Say your dusty car finally calls it quits. Or you need sudden hospitalization that racks up a ton of bills. Emergencies like these can easily eat up your hard-earned savings. But this doesn’t mean you should despair.
As Michael Ryan, finance expert at Michael Ryan Money puts it: “Dealing with a financial setback like wiping out your nest egg due to an emergency or debt is emotionally and financially draining, but it’s not the end of the road. It’s a hard lesson many learn, and it often serves as a wake-up call to take control of your financial future.”
If you’re stressed about how to recover these losses, here are 11 expert tips to help you rebuild your nest egg.
Emergency Fund First
The first step in bouncing back is rebuilding your emergency fund, Ryan explained. “Without this safety net, you’ll find yourself in the same precarious position should another unexpected event happen.”
He recommends aiming to stash away at least three to six months’ worth of living expenses.
Carl Jenson, finance expert and founder of Compare Banks, recommends creating a precise budget that takes your present financial condition into consideration.
He said, “This can assist you in determining your critical spending and identifying areas where you may momentarily cut back to put income toward rebuilding your savings account.”
Create a Debt Strategy
After having a well-stocked emergency fund as your initial line of protection against future financial calamities, Jenson notes it’s also important to examine your existing debts and devise a strategy for managing and lowering them.
“Consider debt consolidation or talking with creditors to make payments easier to handle,” recommended Jenson.
Experts agree that by lowering your debt, you free up more of your income to cover essential expenses and build a new financial cushion.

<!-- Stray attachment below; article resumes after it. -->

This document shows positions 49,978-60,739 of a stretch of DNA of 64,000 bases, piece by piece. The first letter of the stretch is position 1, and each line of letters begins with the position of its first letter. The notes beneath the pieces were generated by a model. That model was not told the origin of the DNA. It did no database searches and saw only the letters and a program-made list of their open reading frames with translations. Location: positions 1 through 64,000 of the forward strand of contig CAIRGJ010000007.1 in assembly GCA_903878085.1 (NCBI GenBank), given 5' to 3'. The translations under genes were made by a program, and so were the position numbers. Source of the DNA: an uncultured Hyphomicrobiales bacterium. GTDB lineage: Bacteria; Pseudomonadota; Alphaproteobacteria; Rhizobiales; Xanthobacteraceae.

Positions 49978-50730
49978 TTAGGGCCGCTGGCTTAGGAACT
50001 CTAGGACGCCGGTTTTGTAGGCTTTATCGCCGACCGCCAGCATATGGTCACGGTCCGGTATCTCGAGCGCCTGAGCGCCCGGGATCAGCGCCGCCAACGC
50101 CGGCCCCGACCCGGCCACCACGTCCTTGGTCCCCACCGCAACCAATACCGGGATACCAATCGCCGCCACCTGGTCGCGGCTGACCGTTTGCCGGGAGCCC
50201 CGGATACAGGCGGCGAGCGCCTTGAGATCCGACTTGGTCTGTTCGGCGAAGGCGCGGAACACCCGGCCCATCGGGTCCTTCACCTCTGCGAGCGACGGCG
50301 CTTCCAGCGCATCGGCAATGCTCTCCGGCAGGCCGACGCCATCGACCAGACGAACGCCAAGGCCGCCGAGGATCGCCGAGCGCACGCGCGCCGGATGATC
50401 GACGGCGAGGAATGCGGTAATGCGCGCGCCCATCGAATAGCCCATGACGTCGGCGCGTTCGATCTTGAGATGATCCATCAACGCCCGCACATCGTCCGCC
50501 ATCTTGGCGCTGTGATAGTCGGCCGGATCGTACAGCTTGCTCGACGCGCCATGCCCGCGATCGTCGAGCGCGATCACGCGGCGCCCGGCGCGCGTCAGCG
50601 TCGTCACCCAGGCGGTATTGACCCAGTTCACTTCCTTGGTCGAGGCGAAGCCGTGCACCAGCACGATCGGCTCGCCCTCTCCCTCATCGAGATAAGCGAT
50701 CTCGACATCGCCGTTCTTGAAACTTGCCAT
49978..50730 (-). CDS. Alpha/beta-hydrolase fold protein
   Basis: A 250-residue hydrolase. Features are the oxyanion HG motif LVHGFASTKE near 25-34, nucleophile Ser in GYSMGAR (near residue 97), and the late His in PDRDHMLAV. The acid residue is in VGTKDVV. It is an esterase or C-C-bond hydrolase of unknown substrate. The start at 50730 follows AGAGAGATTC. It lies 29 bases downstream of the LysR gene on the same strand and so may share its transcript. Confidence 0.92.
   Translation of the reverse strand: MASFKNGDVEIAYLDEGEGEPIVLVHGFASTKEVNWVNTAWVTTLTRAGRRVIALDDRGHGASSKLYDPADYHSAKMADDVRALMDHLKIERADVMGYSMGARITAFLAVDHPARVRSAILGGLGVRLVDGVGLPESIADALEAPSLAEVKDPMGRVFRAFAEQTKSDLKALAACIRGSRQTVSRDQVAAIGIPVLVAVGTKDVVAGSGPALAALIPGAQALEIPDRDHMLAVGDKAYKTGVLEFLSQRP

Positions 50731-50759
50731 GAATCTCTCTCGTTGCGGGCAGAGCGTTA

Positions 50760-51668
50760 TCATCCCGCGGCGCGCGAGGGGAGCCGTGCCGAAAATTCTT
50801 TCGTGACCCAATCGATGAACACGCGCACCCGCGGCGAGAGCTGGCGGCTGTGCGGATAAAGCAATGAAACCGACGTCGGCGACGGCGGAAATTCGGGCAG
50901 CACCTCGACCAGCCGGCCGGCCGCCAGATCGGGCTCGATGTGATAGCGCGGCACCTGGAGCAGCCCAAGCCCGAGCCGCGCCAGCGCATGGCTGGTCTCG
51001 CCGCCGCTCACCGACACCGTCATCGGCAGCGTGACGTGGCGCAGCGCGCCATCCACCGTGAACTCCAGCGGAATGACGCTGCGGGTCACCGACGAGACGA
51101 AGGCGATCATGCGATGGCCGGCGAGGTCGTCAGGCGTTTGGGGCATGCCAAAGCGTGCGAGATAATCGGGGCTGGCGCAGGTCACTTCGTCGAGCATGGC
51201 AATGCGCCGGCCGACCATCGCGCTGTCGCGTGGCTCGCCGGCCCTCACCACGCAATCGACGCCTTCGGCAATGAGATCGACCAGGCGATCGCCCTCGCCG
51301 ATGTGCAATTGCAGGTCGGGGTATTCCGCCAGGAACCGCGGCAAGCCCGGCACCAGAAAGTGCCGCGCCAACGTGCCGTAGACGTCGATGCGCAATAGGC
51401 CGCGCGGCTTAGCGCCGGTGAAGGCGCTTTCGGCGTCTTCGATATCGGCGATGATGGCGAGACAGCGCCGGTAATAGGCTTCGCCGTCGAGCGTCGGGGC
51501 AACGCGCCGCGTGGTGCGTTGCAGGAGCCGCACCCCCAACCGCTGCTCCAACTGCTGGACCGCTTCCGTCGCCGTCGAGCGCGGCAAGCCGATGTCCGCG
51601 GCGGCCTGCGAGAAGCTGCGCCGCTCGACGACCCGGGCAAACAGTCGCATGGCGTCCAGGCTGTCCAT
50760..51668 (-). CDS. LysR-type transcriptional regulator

Revamp Your Savings Strategy
Next, you need to look at your monthly savings strategy.
“Turn on automatic transfers for a portion of your paycheck directly into your retirement fund,” said Ryan. “Automating this process removes the temptation to skip contributions.”
Get on a Budget and Use It
If you’re not already on a budget, get one going, said David Bakke, a personal finance writer at Dollar Sanity.
“It should take about ten minutes to set up,” Bakke said. “More importantly, use it and review it on a monthly basis.”
For example, he says that if you overspent on groceries by $100 in any one month, you need to pare back in other categories by the same amount. Conversely, he adds that if you spent $100 less on entertainment in a month, that surplus should go directly to replenishing your nest egg.
Cut Costs and Liquidate
Sometimes, financial recovery is a game of inches, notes Ryan who says it’s important to scale back on non-essential expenditures and consider selling items you don’t need. “Every little bit helps.”
Double-Up on Contributions
Once you’re back on your feet, Ryan recommends exploring ways to ‘double up’ on your retirement contributions.
“This could mean taking advantage of employer match programs or dedicating bonuses and tax refunds to your retirement savings,” he said.
Start a Side Hustle